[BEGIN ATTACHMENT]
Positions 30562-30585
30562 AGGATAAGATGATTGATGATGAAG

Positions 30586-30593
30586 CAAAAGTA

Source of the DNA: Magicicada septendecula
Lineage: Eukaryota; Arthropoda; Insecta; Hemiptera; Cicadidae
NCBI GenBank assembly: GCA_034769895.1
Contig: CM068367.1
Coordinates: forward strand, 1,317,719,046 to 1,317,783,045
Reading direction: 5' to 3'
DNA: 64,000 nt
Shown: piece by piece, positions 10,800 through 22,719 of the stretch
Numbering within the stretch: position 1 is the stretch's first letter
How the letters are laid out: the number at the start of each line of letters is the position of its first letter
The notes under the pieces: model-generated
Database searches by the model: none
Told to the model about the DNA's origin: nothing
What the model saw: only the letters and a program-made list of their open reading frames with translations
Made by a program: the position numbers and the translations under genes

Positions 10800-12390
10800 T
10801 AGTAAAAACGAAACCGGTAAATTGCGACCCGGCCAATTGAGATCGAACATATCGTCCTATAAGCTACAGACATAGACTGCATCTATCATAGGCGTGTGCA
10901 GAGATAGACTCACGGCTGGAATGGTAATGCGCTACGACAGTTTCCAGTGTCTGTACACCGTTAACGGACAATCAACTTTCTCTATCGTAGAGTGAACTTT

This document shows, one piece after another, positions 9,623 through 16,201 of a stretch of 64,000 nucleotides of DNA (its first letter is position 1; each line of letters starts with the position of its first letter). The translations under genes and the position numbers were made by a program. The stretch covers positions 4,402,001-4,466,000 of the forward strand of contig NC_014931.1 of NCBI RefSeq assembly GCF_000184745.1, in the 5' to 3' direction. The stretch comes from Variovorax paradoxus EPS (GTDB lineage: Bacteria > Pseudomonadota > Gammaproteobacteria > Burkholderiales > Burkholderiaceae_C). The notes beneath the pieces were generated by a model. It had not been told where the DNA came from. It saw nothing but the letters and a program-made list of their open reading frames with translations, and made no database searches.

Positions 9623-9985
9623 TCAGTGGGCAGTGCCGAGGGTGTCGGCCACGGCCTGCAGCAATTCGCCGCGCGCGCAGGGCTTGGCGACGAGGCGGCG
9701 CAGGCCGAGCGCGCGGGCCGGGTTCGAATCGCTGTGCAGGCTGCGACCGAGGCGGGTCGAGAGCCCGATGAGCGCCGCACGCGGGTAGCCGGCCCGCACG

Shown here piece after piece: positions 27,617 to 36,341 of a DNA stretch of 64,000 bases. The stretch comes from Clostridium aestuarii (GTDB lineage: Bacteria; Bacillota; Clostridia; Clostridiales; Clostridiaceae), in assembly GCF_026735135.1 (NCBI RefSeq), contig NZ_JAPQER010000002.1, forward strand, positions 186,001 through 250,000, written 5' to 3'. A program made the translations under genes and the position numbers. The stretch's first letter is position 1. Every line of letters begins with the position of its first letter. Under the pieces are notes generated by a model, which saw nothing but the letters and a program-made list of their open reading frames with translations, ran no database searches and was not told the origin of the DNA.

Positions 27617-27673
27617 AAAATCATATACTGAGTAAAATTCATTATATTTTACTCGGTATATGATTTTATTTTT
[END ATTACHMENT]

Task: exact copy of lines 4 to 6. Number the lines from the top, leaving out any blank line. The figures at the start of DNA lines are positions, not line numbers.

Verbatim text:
30586 CAAAAGTA

Source of the DNA: Magicicada septendecula
Lineage: Eukaryota; Arthropoda; Insecta; Hemiptera; Cicadidae